13:05 GMT04 July 2020
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    As the British government has yet to make its final decision on whether to allow the Chinese tech giant Huawei to build up the infrastructure for its next-generation mobile networks, Washington officials have repeatedly threatened to "reassess" the intelligence relationship between the two allies.

    The head of MI5, Sir Andrew Parker, has said he has "no reason to think" the UK's intelligence relationship with America will suffer if Britain decides to adopted the Chinese company Huawei’s technology in its 5G mobile phone network.

    Parker gave an interview for the Financial Times as a key decision on the issue looms and the US is preparing to make a final move to change the UK's mind on the Huawei issue.

    Sir Andrew, who is stepping down as director-general of MI5 in April, dismissed concerns regarding an impaired intelligence partnership between the allies, saying links in the “five eyes” between Britain, the US, Canada, Australia and New Zealand were “the strongest they’ve been”.

    He also emphasised the US-UK partnership was “very close and trusted”, adding:

    “It is, of course, of great importance to us. And, I dare say, to the US too, though that’s for them to say. It is a two-way street.”

    When asked specifically whether he thought that the U’s intelligence relationships would be impaired if the government decided to go ahead with Huawei, he said:

    “I’ve no reason today to think that.”

    According to Parker, security concerns alone should not always “dominate and dictate” a decision, and UK Prime Minister Boris Johnson and his national security council were facing a difficult decision since there were so few suppliers in the market.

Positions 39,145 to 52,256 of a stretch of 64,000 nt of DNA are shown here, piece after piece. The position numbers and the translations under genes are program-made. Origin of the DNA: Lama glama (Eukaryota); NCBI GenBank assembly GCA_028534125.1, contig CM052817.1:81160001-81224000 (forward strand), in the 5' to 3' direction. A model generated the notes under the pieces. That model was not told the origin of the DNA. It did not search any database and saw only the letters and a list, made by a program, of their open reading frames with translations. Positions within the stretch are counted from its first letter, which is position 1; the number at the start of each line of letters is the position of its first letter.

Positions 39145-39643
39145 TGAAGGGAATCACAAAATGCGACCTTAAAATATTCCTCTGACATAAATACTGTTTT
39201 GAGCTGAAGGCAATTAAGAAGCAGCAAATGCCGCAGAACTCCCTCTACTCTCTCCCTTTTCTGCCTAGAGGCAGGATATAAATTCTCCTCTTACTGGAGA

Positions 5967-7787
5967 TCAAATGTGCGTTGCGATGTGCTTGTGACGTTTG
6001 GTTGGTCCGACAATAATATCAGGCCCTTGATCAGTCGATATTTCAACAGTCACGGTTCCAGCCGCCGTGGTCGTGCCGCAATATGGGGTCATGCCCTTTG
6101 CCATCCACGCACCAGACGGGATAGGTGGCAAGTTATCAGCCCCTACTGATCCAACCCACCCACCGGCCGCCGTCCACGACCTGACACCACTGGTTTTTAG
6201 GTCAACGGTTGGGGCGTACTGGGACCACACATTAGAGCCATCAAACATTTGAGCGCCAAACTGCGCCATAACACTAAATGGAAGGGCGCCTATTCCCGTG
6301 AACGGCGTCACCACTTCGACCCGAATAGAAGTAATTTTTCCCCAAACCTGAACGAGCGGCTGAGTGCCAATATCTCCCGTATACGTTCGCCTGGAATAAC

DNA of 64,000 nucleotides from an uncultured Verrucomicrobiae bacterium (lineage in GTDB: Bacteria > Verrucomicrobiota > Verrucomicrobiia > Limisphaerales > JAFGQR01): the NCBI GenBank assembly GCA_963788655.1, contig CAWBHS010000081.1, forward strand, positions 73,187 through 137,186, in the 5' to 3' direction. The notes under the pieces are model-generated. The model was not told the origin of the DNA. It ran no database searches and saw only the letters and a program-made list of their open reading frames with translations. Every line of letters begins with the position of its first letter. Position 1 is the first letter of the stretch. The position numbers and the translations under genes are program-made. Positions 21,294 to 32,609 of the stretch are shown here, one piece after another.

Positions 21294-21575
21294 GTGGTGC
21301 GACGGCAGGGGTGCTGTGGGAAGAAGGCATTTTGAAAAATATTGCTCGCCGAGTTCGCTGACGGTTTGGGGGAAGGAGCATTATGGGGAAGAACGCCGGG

“Perhaps the thing that needs more focus and more discussion is how do we get to a future where there’s a wider range of competition and a wider range of sovereign choices than defaulting to a yes or no about Chinese technology,” Sir Andrew Parker said.

    Last-minute US Lobbying

    On Monday, Prime Minister Boris Johnson’s government was set to face last-minute lobbying from Washington to exclude Huawei from the country’s 5G network,  as the UK’s National Security Council is set to decide later this month on the Huawei issue.

    A US delegation comprising representatives from the National Economic Council and National Security Agency was expected to arrive in London as Washington has warned that if Chinese technology is used by the UK, then intelligence sharing could be undermined.

    The US has long maintained that Huawei’s telecommunications equipment may be designed to spy on foreign corporations and countries on behalf of the Chinese government.

    Huawei has vehemently denied those claims.

    The United States and two of its partners in the Five Eyes intelligence alliance, Australia and New Zealand, have fully banned Huawei from their 5G communication networks, citing security risks.

    The Trump administration has doubled-down on warnings to Canada and the UK – its two remaining Five Eyes allies, which have yet to decide on Huawei.

    In an interview to The Telegraph published on Sunday, UK Defence Secretary Ben Wallace revealed that the US had explicitly threatened to cut off their intelligence-sharing partnership if Huawei is allowed to take part in the UK's 5G build-up.

    Huawei founder Ren Zhengfei speaks during a roundtable at the telecom giant's headquarters in Shenzhen
    © AP Photo / Dake Kang
    Huawei founder Ren Zhengfei

    In spite of US pressure, some inside the UK government and within the telecoms industry expect Johnson to reach a decision similar to the one taken by ex-Prime Minister Theresa May’s national security council in April 2019, when it was agreed to allow Huawei to build some “non-core” parts of the network.

    All four mobile networks in Britain have now launched 5G with Vodafone, BT, EE and Three all using the Chinese company’s equipment at the so-called non-core level - the antennas and base stations used on masts and rooftops - but not in the “core” network operations where customer details are held and calls are routed, writes the publication.


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